It'd be a typical Company courtship. Look how Church and Vasili left him, and they aren't even trying to ask him out. He grins at George. "I know, huh? And please, tell her to call me, if you do." He flicks another look at Identity, but she seems to be moving off. That look on Mariska's face has Felix looking embarrassed.

Felix gets a shrug from George. Women— what can you do? "Sure. She has your number?" Never hurts to make sure that it really is the woman being crazy and not the man. "Mariska, ah, nice to meet you," he adds, now starting to resume his earlier course of travel, so as to give the kids some room to work out whatever issues they're having. Along the way, his cell phone buzzes and he pulls it out, providing a convenient excuse to make his exit.

Mariska tosses a half-hearted little wave at George's back and utters, «Goodbye.» even if the man can't hear it. Americans are so… busy. They always seem to have somewhere else to be. And then there's this guy - Felix - who shows an admirable interest in two other women but can't be bothered to introduce the one who'd been standing next to him the entire time. That bodes well for the future, no doubt. Instead of storming off let a petulant child to go sulk in some far off corner of the world like she did a few nights ago, Mariska sticks around and even observes, «You're worried about her… Aileen.»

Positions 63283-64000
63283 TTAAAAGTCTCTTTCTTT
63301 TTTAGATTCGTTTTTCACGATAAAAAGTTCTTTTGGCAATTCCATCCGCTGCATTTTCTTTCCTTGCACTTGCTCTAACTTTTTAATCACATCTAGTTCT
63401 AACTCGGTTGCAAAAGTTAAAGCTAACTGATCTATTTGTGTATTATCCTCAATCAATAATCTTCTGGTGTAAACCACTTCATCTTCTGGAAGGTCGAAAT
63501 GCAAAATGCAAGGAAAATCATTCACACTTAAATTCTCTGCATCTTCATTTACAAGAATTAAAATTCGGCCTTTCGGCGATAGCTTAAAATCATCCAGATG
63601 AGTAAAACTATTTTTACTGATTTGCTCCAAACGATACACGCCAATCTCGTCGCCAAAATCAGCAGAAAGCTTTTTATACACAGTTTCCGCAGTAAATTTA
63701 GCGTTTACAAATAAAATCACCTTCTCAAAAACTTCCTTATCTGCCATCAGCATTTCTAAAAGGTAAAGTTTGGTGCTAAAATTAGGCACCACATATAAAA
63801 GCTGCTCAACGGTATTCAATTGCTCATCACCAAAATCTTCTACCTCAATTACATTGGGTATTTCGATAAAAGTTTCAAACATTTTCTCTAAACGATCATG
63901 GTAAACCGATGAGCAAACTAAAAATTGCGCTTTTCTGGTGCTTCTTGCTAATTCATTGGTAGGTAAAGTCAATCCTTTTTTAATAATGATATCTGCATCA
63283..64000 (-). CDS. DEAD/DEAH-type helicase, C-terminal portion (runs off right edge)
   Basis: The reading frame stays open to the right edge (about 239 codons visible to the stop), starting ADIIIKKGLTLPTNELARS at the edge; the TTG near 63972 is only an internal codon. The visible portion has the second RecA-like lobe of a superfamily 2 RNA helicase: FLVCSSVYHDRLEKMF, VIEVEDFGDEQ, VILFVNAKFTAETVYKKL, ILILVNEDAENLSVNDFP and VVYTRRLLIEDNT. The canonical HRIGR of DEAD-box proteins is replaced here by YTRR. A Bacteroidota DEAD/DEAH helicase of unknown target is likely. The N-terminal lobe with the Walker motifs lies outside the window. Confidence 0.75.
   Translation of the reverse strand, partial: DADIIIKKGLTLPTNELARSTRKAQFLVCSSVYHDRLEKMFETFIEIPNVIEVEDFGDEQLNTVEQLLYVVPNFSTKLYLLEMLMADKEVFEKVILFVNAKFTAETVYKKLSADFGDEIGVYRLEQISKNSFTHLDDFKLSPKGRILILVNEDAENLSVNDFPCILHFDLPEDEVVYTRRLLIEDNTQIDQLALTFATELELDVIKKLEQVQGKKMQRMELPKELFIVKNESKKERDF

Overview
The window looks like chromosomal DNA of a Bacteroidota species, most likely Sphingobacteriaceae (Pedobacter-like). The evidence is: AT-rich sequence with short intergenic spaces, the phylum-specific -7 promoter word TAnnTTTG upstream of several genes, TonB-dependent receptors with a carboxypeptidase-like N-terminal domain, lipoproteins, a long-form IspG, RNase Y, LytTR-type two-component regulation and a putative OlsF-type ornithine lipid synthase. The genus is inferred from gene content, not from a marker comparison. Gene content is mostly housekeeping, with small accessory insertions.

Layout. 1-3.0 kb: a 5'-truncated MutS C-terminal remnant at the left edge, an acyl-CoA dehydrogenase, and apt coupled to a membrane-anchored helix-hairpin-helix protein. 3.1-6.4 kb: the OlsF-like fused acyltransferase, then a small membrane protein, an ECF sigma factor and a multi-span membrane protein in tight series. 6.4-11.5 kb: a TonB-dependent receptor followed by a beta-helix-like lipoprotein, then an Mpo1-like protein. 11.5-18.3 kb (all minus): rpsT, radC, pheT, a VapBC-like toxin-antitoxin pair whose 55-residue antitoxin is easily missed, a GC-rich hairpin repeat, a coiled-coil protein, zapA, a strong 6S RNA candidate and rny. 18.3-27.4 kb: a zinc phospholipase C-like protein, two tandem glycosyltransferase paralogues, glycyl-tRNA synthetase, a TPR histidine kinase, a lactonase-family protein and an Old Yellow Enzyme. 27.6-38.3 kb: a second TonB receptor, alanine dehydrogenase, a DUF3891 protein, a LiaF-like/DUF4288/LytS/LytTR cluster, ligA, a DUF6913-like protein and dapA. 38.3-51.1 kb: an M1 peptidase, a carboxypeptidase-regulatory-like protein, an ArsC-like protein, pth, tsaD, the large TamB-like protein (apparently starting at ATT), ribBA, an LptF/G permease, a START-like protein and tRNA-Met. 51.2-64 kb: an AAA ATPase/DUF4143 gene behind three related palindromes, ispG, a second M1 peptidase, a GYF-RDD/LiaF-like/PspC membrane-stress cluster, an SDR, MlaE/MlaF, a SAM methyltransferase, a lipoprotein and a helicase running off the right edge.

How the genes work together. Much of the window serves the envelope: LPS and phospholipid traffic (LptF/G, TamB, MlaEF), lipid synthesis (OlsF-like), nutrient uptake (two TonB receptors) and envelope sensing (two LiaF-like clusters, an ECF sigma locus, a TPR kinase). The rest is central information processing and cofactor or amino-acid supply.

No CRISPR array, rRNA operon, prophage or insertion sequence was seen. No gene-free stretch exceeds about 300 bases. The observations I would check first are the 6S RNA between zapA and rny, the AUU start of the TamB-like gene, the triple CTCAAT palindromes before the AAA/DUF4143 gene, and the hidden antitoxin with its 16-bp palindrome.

«A little. I didn't realize… I didn't know I could hurt her as badly as I seem to have done,» he confesses, bowing his head a little to the wind off the water.

«You know, for a cop, you don't seem to realize a lot of things.» Sure, maybe that was a little bit below the belt but, face it — it's also a little bit true. Mariska begins to make a slow and steady pace away from the path, hands shoved into the pockets of her denim jacket as far as they can go. She's heading into darker territory, literally and conversationally. «You're about as careful with other people as a bull in a china shop.»

«I… know. I know I… am not what I should be, in that department. That's why I tried so hard, for so long, to avoid it.» Fel follows her, tread quiet, after a last glance at the statue. «I know where I'm hollow. Like a rusalka.»

Really? He wants to go with a feminine comparison? It earns him a slightly brow-fretted look from his companion but she leaves the gender issue alone for now. She gets the idea. And she agrees. «Why avoid it? Would you prefer to be alone?» Mariska asks, in all seriousness and without sarcasm. She dares not turn her head to spare a glance his way just yet, though, perhaps for fear of glimpsing some sincerity.